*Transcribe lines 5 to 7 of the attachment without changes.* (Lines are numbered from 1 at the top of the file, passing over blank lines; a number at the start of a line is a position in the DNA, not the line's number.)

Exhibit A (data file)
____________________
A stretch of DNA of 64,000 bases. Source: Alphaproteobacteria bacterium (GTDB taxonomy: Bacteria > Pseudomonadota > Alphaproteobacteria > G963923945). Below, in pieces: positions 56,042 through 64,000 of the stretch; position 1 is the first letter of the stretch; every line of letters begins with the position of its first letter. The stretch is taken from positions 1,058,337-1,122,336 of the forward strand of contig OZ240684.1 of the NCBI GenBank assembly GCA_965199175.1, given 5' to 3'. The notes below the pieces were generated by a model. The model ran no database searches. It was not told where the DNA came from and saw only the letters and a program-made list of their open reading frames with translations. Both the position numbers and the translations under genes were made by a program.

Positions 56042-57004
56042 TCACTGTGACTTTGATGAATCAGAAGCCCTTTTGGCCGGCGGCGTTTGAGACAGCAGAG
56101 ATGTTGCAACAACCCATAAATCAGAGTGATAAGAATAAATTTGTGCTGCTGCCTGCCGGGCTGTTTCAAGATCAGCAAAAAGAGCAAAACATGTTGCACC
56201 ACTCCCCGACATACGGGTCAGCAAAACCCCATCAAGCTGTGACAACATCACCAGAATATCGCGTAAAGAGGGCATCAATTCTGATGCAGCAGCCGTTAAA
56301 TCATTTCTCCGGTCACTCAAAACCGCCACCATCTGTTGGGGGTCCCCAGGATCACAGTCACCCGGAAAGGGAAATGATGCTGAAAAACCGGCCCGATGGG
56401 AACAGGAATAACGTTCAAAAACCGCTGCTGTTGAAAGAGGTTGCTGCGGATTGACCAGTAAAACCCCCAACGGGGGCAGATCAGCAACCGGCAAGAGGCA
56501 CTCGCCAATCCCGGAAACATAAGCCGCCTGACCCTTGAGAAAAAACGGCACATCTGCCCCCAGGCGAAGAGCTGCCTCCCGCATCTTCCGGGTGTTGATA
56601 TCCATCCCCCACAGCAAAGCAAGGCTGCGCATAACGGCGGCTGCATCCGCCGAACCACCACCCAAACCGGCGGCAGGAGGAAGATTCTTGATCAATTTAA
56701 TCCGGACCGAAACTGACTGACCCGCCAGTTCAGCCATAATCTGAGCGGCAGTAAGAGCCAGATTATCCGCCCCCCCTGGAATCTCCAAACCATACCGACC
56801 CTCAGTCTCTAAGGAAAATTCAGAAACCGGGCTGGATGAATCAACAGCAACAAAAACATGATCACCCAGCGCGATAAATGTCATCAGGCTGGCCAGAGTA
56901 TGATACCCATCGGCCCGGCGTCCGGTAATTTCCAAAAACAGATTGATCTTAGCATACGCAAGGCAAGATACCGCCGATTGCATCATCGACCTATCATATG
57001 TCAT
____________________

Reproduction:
56201 ACTCCCCGACATACGGGTCAGCAAAACCCCATCAAGCTGTGACAACATCACCAGAATATCGCGTAAAGAGGGCATCAATTCTGATGCAGCAGCCGTTAAA
56301 TCATTTCTCCGGTCACTCAAAACCGCCACCATCTGTTGGGGGTCCCCAGGATCACAGTCACCCGGAAAGGGAAATGATGCTGAAAAACCGGCCCGATGGG
56401 AACAGGAATAACGTTCAAAAACCGCTGCTGTTGAAAGAGGTTGCTGCGGATTGACCAGTAAAACCCCCAACGGGGGCAGATCAGCAACCGGCAAGAGGCA